Best-selling author shares goal to counter extremist schools

Georgette Braun

David Oliver Relin is a writer but he entertained with movie-director skill Wednesday night at Rockford College before a full house of 600 people who came to hear his lecture.

Relin and Greg Mortenson co-authored the long-running best-seller, “Three Cups of Tea: One Man’s Mission to Promote Peace ... One School at a Time.”

The book is this year’s selection for the Rockford Public Library’s One Book, One Rockford program, which encourages everyone in town to read the same book and discuss it.

As Relin talked, you could almost smell the tea made with yak butter as a photo of a weather-worn Pakistani man filled a screen on stage. The man had offered the tea to nourish Mortenson, who’d become weak after trying to climb the world’s second-highest mountain, K2, on the border between China and Pakistan.

And you cringed with fear as Relin developed story line after story line about how hard people’s lives are in the mountainous border towns of Pakistan, where Mortenson happened upon after getting lost during his failed attempt at K2.

Another photo highlighted a truck that had to back up so another could pass on a one-lane dirt road with a 1,000-foot drop just inches from the wheels. Another showed a refugee camp of tents in an earthquake-ravaged area set up by terrorist groups to teach their extremist ways to the poorest of poor children.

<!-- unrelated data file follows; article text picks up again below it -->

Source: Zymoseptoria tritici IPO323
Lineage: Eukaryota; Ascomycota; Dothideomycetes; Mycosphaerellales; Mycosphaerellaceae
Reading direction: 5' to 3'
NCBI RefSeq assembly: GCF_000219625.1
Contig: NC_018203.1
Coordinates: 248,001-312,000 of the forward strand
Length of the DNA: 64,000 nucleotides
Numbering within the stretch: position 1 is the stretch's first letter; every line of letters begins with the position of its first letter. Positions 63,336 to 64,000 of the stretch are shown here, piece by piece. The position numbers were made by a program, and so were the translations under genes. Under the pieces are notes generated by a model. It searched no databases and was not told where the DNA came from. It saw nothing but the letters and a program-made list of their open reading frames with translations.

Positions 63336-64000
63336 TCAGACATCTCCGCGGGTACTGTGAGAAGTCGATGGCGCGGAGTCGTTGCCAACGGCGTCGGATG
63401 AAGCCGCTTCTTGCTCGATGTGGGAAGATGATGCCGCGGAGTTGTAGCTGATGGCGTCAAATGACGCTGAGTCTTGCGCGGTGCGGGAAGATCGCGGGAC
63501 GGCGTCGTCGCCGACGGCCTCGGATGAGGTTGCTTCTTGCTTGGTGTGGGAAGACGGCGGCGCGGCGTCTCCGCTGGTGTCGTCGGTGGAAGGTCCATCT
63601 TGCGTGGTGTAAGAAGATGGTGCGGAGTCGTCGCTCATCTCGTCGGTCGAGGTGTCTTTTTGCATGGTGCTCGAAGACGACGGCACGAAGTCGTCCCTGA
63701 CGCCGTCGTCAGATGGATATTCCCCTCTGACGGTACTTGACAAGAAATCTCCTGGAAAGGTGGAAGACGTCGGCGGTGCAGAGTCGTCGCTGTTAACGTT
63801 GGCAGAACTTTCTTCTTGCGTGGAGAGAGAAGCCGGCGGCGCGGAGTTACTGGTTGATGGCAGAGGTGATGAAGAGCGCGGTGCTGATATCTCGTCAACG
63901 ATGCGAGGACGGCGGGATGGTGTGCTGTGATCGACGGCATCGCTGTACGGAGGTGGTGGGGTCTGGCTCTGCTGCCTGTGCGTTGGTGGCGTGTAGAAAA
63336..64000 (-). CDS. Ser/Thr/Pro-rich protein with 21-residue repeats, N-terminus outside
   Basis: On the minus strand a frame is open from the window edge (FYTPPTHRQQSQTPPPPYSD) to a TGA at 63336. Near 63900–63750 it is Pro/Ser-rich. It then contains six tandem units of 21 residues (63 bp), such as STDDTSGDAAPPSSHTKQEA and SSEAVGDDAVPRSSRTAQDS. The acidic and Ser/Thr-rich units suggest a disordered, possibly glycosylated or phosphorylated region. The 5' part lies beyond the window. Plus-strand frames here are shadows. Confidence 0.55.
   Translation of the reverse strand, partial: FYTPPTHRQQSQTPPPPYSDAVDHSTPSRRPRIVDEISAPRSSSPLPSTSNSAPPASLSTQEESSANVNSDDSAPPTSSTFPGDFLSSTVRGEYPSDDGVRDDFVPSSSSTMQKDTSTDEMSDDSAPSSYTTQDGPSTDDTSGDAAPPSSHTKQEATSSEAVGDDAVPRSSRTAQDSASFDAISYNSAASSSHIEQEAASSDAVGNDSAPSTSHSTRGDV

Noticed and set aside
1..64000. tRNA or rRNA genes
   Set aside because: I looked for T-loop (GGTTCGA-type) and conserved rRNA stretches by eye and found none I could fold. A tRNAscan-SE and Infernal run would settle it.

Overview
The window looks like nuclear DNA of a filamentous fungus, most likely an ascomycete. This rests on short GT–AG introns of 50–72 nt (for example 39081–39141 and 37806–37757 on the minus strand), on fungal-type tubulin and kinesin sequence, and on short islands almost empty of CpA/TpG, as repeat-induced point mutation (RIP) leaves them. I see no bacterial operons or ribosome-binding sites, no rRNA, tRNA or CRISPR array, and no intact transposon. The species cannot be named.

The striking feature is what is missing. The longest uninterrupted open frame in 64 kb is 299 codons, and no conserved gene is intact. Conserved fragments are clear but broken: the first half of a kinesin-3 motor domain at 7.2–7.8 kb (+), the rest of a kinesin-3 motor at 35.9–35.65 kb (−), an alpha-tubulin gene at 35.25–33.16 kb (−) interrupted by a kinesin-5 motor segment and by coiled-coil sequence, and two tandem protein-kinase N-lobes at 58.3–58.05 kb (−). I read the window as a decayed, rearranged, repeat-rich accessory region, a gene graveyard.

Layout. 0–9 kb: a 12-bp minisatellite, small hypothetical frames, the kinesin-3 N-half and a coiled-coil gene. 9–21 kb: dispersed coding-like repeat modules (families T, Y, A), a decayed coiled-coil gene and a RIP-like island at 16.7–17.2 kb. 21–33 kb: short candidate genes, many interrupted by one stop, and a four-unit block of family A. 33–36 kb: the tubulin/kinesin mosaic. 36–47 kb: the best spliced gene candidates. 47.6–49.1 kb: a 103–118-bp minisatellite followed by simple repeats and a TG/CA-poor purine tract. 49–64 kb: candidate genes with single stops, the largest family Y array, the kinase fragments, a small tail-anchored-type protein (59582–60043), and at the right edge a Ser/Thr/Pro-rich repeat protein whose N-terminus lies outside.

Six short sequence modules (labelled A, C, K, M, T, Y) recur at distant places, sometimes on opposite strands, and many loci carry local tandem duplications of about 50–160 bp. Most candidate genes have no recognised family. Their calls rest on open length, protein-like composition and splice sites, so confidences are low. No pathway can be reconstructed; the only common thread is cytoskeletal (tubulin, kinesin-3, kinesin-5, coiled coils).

There were funny moments, too. Like when Relin showed a photo of himself wearing Pakistani garb the wrong way. He later learned his misstep was the equivalent of a guy walking around with the zipper of his pants open.

Relin’s visit to Rockford also was tied to a fundraising effort to gather $50,000 in pennies and contributions ahead of Mortenson’s Sept. 19 visit to Rockford. The money will be used to help Mortenson’s group — the Central Asia Institute — build and maintain a school for girls in Central Asia.

Mortenson vowed to build a school in the impoverished village that had helped him recuperate when he lost his way after his mountain-climbing attempt. The group serves 30,000 students, mostly girls. Educated girls not only build their own self-esteem and skills, they’re less likely to be beholden to narrow extremist influences and will teach their children likewise, Relin said.

Relin said it’s great that the CAI has built 78 schools. But it is estimated that the extremist groups have 20,000 schools.

“We need to replicate (the CAI effort) on a massive scale to offer hope,” he said. The alternative? Kids there will be turned into “Taliban foot soldiers,” he said.

Georgette Braun may be reached at (815) 987-1331 or